Calming the passions

When Spaniards meet over matters of collective interest, they continually interrupt and attack each other

François Bayrou was the only French politician who did not interrupt his campaign after the killings in Toulouse. This centrist candidate, who, the polls say, has no chance against either Hollande or Sarkozy, did something more interesting: he used a speech to call attention to the degree of violence and tension that he perceives in the language and attitude of wide sectors in France. The killer of the ethnically North African soldiers and the Jewish children certainly acted alone, moved by a personal fury; but, says Bayrou, "this sort of madness festers in a society where violence and stigmatization keep rising."

All this has to do with the authorities. "The public leaders, the politicians, have an obligation to oversee what is going on in society. They have an obligation to see to it that passions, tensions and hatred are not being continually nourished and flaunted."

Bayrou, founder of the European Democratic Party, and a former education minister, believes that politicians should keep a close watch on what is happening in society, and listen to what is being said: but not to further nourish currents that are already dominant. They should, rather, prevent certain frontiers from being crossed "into the terrain of drama."

"Certain words are pronounced, and these words become avalanches, and sometimes fall on madmen."

Politicians have an obligation, especially in times of crisis, to moderate passions, to avoid fomenting confrontations, to do their best to cultivate scenarios in which real debate takes place, and not tooth-and-nail attack. This would be a space for criticism and not insult; where the weaker figures are allowed to express themselves; and where dialogue is prevented from drifting in the direction of drama.

Any Spanish person who has ever attended a meeting of residents who own flats in the same building will know exactly what Bayrou is talking about, having noticed how his neighbors tend to express themselves as if they were on one of the reality/talk shows that infest most of our country's private television channels, where people vent their personal rancor on each other in vicious language.

No doubt encouraged by the example that they daily see on television, it often happens that when Spaniards meet to deal with matters of collective interest, they continually interrupt and prevent the other person from speaking, attacking each other verbally with such passion that it seems to proceed from real, visceral hatred. Just as on the TV shows - but without distinction between what is reality and what is mere, shoddy spectacle.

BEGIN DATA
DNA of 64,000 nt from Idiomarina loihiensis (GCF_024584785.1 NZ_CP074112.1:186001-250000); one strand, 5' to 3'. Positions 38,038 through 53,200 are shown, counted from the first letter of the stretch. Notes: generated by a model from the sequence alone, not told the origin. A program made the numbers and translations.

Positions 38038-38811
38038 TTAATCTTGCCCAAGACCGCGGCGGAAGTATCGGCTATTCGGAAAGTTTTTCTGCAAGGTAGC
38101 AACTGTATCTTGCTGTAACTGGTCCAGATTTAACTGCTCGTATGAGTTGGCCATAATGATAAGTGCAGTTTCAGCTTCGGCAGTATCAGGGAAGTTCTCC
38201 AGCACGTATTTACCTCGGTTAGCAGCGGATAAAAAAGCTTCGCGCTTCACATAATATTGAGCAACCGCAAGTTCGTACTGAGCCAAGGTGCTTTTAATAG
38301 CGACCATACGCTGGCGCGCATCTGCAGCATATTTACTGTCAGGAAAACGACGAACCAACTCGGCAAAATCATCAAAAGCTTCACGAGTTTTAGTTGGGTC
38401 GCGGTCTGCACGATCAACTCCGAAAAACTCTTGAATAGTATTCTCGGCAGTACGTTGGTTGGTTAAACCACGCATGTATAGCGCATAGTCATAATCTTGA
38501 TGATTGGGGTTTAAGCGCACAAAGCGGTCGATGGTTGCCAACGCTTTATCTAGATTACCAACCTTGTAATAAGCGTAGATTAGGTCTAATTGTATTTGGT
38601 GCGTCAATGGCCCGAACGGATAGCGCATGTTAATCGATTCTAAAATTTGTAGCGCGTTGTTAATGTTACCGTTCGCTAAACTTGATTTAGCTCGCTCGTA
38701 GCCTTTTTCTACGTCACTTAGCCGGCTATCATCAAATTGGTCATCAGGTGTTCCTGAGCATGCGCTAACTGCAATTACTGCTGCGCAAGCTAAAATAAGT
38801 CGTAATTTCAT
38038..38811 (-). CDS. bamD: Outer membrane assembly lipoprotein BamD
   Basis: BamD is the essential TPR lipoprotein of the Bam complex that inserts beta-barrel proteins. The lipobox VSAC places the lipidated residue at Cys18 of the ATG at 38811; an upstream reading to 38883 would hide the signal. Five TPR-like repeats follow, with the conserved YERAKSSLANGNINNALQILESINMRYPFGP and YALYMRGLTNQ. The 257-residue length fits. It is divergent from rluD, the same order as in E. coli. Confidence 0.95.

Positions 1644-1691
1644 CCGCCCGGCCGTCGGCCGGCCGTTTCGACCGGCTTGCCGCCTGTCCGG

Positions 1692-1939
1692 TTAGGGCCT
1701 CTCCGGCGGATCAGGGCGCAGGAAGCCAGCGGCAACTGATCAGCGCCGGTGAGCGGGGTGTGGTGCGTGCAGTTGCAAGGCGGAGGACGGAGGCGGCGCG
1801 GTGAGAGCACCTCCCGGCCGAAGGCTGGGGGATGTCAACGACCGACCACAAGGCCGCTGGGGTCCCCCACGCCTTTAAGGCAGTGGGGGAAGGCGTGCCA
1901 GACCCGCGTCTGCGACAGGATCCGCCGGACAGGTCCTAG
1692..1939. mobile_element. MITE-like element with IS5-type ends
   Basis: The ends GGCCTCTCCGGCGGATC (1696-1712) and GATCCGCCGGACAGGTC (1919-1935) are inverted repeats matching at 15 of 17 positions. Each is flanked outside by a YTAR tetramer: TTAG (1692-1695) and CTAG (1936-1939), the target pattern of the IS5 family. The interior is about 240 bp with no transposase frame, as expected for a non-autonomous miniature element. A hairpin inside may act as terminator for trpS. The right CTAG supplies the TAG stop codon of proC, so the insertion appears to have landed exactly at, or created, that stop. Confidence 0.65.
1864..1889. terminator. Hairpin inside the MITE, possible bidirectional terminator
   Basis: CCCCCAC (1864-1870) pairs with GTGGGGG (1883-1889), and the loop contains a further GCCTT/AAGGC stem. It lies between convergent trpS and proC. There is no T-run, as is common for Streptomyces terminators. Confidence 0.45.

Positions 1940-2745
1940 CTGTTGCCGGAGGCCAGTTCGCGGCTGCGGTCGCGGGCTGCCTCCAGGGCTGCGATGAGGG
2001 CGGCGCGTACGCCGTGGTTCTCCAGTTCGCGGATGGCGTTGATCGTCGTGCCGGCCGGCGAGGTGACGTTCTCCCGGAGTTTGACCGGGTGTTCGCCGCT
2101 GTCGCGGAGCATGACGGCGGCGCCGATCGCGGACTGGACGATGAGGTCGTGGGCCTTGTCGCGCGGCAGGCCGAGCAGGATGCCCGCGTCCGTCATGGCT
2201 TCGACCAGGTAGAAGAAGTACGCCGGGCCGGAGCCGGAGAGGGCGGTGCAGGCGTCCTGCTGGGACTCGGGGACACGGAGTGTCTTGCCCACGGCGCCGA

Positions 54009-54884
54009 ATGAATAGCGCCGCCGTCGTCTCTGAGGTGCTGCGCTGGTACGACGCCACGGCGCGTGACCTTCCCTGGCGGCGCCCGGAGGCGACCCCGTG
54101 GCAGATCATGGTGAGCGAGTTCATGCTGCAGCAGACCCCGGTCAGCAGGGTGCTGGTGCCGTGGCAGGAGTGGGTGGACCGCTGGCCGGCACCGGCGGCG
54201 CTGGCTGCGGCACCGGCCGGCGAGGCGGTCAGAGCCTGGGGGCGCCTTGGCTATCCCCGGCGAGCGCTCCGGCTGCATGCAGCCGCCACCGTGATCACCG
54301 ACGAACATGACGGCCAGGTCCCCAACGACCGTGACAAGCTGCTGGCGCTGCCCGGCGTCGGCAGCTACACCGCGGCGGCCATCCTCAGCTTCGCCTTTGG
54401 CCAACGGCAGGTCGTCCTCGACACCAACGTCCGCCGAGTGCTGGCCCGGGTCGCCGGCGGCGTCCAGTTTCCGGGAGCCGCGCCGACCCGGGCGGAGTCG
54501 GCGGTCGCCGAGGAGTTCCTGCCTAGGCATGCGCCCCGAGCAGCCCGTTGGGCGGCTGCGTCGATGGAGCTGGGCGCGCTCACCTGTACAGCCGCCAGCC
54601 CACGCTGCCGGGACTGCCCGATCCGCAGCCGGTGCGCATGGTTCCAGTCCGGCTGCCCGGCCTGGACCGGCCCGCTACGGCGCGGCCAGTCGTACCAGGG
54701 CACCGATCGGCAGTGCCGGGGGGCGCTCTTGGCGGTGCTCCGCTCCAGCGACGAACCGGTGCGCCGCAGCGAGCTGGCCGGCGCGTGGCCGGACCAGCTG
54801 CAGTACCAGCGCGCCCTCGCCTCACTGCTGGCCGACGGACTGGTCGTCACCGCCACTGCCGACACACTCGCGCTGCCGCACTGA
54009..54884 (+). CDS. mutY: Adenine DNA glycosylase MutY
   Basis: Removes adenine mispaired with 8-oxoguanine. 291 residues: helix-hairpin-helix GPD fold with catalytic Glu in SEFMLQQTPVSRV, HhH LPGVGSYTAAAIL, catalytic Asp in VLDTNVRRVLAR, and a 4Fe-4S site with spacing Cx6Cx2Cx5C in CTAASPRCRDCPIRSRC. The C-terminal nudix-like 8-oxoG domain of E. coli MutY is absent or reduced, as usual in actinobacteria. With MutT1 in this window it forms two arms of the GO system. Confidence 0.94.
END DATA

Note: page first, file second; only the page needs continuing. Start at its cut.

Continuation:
The public powers, the authorities, as Bayrou says, ought to listen and keep their ears open, paying far more attention than they do to this deterioration. They need to keep an eye on the fact that this downward slope is a perilous one - all the more so in times of crisis and of a transformation as brutal as the one that now seems to be in the offing.

This does not mean suppressing the most aggressive and filthiest (and cheapest) programs on the private television channels. But it does mean it is time for consideration, and, as Bayrou reminds us, for remembering a real social necessity. It is really necessary that all the people in society, who are often called upon to consider serious questions of common interest, should be able to talk reasonably to one another.

This is why it is so important that Spain's new Popular Party government should refrain from wrecking the public television channel, TVE, by cutting back its budget so much as to prevent it from competing as the preferred channel of the Spanish public. Only with a decent budget can it preserve the levels of quality and impartiality that it now possesses.

It is impossible to question the advantages in terms of citizenship and public life (in terms of the Republic, as a Frenchman might put it) of the Spanish public television system, in comparison to the present programming of most of the private television channels.

A popular public television system influences the habits we acquire through the daily repetition of similar audiovisual input. To wreck TVE's audience percentages, to the profit of private channels that continually incite to confrontation and insult, would be an irresponsible political decision, at a time when the public needs examples of reasonable coexistence, and not of hostility and verbal eye-gouging.


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